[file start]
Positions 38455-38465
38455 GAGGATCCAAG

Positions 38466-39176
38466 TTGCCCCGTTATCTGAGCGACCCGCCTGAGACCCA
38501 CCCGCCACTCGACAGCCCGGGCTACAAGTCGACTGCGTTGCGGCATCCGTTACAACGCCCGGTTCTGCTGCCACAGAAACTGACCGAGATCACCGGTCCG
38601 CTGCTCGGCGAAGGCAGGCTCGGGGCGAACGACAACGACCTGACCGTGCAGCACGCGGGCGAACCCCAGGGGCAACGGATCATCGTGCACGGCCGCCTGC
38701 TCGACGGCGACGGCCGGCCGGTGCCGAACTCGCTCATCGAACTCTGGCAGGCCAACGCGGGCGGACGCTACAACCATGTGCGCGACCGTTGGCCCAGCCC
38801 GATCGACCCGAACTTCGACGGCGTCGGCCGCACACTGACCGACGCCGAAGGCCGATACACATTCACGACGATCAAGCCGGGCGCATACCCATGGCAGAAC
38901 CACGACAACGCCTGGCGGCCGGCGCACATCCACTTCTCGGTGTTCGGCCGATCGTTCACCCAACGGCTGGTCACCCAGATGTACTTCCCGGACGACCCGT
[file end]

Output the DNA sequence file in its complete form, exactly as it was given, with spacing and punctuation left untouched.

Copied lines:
Positions 38455-38465
38455 GAGGATCCAAG

Positions 38466-39176
38466 TTGCCCCGTTATCTGAGCGACCCGCCTGAGACCCA
38501 CCCGCCACTCGACAGCCCGGGCTACAAGTCGACTGCGTTGCGGCATCCGTTACAACGCCCGGTTCTGCTGCCACAGAAACTGACCGAGATCACCGGTCCG
38601 CTGCTCGGCGAAGGCAGGCTCGGGGCGAACGACAACGACCTGACCGTGCAGCACGCGGGCGAACCCCAGGGGCAACGGATCATCGTGCACGGCCGCCTGC
38701 TCGACGGCGACGGCCGGCCGGTGCCGAACTCGCTCATCGAACTCTGGCAGGCCAACGCGGGCGGACGCTACAACCATGTGCGCGACCGTTGGCCCAGCCC
38801 GATCGACCCGAACTTCGACGGCGTCGGCCGCACACTGACCGACGCCGAAGGCCGATACACATTCACGACGATCAAGCCGGGCGCATACCCATGGCAGAAC
38901 CACGACAACGCCTGGCGGCCGGCGCACATCCACTTCTCGGTGTTCGGCCGATCGTTCACCCAACGGCTGGTCACCCAGATGTACTTCCCGGACGACCCGT